Quite often in hostel common rooms and bars around the world, conversation drifts towards the UK and places people have visited, lived or worked. One part of the UK rarely features though. People wax lyrical about London’s historical architecture, Edinburgh’s castle and ruins yet Wales is usually missing from their travel itinerary.

For me, North Wales has always been a place to escape the realities of life at home. Back in the days before WiFi and 3G, camping in Wales was the perfect way to disconnect. My family had a caravan on a holiday park in Caernarfon and we treated the area like a playground, only touching base with our parents for meals and sleep. Within walking distance, there was a two mile long sand and pebble beach, marshland, bomb shelters and a Roman Fort. Putting it like that, it almost sounds like a setting from a Famous Five story.

There’s so much beauty packed into such a small area. Ancient castles decorate a stunning coastline and the peaks of Snowdonia are a constant awe striking presence.

Caernarfon Castle

Although it wasn’t really until I left the UK that I truly valued the area and what a great part of the world it is to travel. It also became to clear to me that  Wales for a long time hadn’t been doing a great job of promoting itself to backpackers. Amongst the British, many associate it with wet childhood camping trips and outside of Britain, it barely gets a mention at all.

The allure of North Wales has always been its tranquillity although there are signs that its looking to appeal to a different crowd .

Zip World in particular, seems to have made the decision that if you want adventure in the UK, you should head for the Welsh mountains! In 2012,they opened longest zip line in Europe( And there can’t be many with better views)!  It was later followed up by an underground adventure with Bounce Below, a series of trampolines, suspended high below the floor of the slate caverns of Blaenau Ffestiniog.

Zipline over the largest slate quarry in the world at 100mph (Source: Zip World)


Surf Snowdonia also joined the party in 2015, opening an artificial wave pool near Conwy, designed for surfers of any proficiency, with waves coming at a rate of 18 an hour with a peak of 2 metres.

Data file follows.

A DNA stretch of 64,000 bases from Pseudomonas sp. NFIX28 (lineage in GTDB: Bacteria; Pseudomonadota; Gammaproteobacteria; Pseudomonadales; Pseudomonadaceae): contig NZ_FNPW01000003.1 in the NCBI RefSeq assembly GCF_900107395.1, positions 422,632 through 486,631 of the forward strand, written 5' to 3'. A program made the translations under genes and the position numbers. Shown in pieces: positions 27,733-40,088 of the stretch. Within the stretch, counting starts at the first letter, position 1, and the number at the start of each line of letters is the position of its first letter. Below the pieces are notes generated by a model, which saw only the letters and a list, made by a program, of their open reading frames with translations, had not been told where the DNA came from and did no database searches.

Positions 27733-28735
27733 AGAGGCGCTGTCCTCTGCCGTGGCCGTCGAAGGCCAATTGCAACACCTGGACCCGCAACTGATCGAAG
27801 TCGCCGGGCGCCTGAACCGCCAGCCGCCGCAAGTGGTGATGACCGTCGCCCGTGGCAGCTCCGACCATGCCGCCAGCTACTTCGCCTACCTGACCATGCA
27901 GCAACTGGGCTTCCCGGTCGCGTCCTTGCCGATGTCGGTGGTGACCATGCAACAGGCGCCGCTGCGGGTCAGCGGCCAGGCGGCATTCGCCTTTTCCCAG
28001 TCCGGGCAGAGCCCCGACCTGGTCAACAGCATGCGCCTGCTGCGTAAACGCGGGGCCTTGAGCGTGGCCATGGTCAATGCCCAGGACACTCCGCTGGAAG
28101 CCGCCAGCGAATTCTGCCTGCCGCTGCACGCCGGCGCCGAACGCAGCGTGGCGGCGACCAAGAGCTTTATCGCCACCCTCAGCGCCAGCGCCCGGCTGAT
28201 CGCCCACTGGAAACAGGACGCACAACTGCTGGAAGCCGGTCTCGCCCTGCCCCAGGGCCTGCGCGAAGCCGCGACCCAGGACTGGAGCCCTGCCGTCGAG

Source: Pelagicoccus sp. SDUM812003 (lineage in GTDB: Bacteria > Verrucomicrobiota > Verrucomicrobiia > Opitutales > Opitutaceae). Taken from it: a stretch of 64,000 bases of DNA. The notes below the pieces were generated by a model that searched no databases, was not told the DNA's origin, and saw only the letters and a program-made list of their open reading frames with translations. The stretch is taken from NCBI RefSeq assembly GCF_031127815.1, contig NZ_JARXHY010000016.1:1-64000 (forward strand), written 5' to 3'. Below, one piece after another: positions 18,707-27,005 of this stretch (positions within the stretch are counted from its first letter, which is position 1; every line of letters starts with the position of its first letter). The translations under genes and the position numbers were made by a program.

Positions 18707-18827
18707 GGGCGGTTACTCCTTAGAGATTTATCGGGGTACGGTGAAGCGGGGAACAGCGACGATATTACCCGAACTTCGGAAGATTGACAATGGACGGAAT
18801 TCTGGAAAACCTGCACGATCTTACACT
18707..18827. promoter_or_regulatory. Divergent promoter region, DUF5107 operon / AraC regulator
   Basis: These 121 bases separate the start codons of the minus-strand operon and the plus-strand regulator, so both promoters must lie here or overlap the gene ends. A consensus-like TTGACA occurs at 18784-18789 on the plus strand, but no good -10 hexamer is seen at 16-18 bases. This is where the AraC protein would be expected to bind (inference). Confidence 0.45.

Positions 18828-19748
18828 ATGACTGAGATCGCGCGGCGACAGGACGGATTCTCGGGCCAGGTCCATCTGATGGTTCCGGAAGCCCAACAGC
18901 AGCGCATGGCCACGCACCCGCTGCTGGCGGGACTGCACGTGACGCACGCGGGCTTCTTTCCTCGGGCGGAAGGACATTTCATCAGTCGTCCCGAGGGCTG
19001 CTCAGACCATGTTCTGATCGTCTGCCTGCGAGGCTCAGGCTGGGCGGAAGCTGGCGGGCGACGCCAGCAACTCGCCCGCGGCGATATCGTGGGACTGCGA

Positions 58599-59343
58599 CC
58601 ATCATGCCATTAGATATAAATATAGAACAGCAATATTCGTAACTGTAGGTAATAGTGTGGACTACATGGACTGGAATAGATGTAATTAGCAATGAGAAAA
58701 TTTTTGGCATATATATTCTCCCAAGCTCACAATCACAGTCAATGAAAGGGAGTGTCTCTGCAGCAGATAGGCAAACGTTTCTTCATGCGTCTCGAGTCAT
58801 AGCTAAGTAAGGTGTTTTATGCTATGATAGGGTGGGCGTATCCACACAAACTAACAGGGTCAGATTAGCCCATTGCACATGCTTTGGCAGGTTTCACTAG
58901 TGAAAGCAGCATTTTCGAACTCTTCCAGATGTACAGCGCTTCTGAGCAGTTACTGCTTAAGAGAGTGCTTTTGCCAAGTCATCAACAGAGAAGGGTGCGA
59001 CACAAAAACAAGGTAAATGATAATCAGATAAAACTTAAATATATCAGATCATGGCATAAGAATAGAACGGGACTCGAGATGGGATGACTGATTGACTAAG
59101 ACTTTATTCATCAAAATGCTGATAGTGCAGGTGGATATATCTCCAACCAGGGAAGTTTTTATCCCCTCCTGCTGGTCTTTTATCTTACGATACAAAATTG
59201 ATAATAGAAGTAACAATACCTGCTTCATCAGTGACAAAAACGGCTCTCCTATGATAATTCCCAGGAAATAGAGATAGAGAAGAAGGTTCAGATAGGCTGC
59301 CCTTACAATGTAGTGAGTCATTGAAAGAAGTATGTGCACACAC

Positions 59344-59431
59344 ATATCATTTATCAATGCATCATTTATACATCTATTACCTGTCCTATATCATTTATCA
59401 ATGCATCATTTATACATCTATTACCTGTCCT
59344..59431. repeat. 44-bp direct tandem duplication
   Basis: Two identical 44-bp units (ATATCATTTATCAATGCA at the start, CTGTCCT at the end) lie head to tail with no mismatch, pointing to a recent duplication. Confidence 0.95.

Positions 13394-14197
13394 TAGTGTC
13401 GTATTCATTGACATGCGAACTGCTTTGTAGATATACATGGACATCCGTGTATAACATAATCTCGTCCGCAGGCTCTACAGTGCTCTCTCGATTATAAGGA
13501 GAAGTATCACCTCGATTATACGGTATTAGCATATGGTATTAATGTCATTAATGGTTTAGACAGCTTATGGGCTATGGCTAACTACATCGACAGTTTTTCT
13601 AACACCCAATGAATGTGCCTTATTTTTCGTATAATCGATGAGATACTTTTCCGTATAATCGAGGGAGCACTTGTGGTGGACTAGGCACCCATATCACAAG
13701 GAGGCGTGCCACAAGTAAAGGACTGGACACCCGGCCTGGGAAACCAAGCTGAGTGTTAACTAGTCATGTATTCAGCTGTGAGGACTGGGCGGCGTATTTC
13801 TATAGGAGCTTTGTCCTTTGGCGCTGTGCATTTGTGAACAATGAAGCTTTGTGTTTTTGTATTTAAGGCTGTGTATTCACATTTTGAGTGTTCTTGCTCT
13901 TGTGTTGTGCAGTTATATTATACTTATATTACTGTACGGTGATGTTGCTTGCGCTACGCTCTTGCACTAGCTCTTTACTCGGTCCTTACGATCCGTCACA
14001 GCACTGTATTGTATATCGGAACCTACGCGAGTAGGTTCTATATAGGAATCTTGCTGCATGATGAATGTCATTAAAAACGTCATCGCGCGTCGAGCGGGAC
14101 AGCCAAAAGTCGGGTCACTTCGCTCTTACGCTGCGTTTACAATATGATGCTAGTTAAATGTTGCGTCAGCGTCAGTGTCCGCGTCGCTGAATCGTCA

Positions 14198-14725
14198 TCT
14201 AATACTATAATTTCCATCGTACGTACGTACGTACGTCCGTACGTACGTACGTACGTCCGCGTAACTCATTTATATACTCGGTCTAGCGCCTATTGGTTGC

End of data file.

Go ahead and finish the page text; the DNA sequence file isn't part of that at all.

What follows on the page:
Surf Snowdonia near Conwy Source: Surf Snowdonia


The added bonus, even for experts, being that you’re never sat around waiting for a wave! Prices vary from £19-£40 and if you need tuition two hours will set you back £80.


Before these additions though, North Wales was always an awesome place to seek advenure. Snowdon is the perfect place for a hike offering views all over Snowdonia, Anglesey and the Llyn Peninsula.with routes for all levels of fitness(detailed at Visit Snowdonia).

Snowdonia from Llanberis during a strangely snowy April weekend

A more challenging hike is Snowdon’s neighbour, Tryfan although that climb is not for your beginner hikers and climbers. I may tell my own calamitous (nearly disastrous)story from Tryfan another time).

You can also take pleasure flights over the region from Caernarfon Airport from £70 per person.

For those who fancy a more leisurely day, I recommend Cwm Idwal. It’s about a 30 mins drive away from Bangor and offers incredible views of Ogwen Valley including(if you’re lucky)the surreal feeling of RAF fighter jets flying below where you stand.

An extremely wet and windy day at Cwm Idwal

There is a charge for the car park for longer stay visitor so take a a couple of quid change and couple of quid for the cakes and hot drinks at the snack bar  to warm you up after your walk.

Getting there

The best airport for North Wales is well….in England from Liverpool (over an hour by train before you hit the Welsh coast ) or Manchester. There’s also a back way in –  via Dublin,  Irish Ferries service runs a service to Anglesey up to 4 times per day (duration 2 hours) while the Stena Line service runs up to 4 times per day duration 3 hr 21 min. The price varies but I once paid a fiver return, so it’s always worth a look. From London, trains to Chester or Liverpool are probably your best shout but book a few weeks in advance (Sorry for the UK’s horrific train prices).

North Wales is on the up! Get there before the secrets out and its overran by adrenaline junkies!


Whats your favourite part of North Wales? Also, if you need a hint or tip on where to stay or where to go for meals, don’t hesitate to ask! Likewise, I welcome any suggestions! I’m always looking for new spots to explore.

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